Half the fun of off-road touring is the camp at the end of the day. Firing up the grill, enjoying a few cold ones with your mates and finally settling down to sleep with nothing between you and the sounds of the bush but a thin layer of canvas, or even just a mozzie net. Most people find an awning is the best way to camp with your vehicle – they’re spacious, quick to set up and good ones like our Tough Toys models are pretty tough. They’re not indestructible though, and if you’re unlucky high wind, falling branches and other mishaps can leave you feeling suddenly exposed to the weather.
If something goes wrong with your awning at home it’s easy enough to order replacement parts, but what if it gets damaged while you’re on the road? Unless you want to spend the rest of your trip exposed to the weather and the insects you’re going to need to fix it. Luckily if you’re carrying a decent toolkit you have pretty much everything you need. You’ll also need a few awning spares to repair your awning.
Luckily Tough Toys offers a range of spares to repair your awning should there be an issue on the road: Awning Hinges, Awning Poles, Awning LED Light Kits and even Spare Awning Fabric Replacements are available.
Most awning problems involve bent or broken poles. If it’s the pole itself that’s damaged it’s pretty easy to do a temporary repair that will keep you going for a few days. Bent poles can be gently bent back into shape, but don’t rush it; bending metal makes it brittle, so if you go too fast you risk snapping it. Too late? Or was it broken already? Then you have a couple of options. If the pole doesn’t have to fit into a sleeve you can just splint it with a couple of straight sticks and a load of duct tape. Otherwise use a screwdriver to open out the ends, find a green stick – not a dry one – just a bit larger than the pole’s internal diameter and taper the ends with a knife. Then jam it into one part of the pole and push the other bit down on top. Fixed!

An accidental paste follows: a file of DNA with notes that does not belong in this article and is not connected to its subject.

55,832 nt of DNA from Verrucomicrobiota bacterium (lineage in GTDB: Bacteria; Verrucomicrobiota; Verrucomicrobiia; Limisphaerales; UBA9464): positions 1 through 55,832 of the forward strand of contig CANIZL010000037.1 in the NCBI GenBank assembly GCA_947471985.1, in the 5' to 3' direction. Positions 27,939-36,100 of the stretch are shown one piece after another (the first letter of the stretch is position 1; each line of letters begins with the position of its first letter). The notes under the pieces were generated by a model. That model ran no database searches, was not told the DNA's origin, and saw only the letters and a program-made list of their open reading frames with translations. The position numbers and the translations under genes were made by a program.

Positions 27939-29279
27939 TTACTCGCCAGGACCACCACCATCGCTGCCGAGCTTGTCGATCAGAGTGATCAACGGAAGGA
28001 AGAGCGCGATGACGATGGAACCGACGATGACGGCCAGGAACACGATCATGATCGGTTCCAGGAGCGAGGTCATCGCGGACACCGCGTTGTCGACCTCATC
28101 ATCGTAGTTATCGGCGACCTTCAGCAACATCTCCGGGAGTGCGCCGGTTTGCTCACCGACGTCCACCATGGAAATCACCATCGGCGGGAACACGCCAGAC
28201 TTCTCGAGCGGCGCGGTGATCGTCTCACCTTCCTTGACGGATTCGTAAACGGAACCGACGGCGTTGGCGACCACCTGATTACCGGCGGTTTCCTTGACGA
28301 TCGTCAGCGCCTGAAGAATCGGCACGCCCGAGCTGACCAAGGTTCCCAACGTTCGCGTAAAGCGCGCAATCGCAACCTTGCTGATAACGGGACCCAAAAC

Broken hinges can be a bit more troublesome. If a hinge bolt has snapped you can replace it with one from your toolkit. If the hinge itself is broken you may be able to wire it together well enough to keep you going. Got a drill in your toolkit? You should have, so if necessary you can drill a couple of holes in the broken halves of the hinge and use a wire loop as a temporary pivot. A better solution is to carry one or two spare hinges that fit your awning.
Torn fabric won’t stop you setting your awning up but it’s a nuisance – big holes let in rain, wind and insects. You probably don’t have a sewing machine in your vehicle but there are a couple of ways to achieve a quick fix. Duct tape is effective and you can also buy repair kits with self-adhesive patches that will work on most fabrics. Try one before you leave home though – some types of proofed canvas don’t take adhesive well, and you don’t want to find yourself in the rain with patches that won’t stick.
Like we said, no awning is indestructible but you’ll have less problems if you buy a quality one to start with. Our Tough Toys range has some of the biggest awnings you’ll find and they’re built to last, so your chances of needing to do any repairs are a lot lower.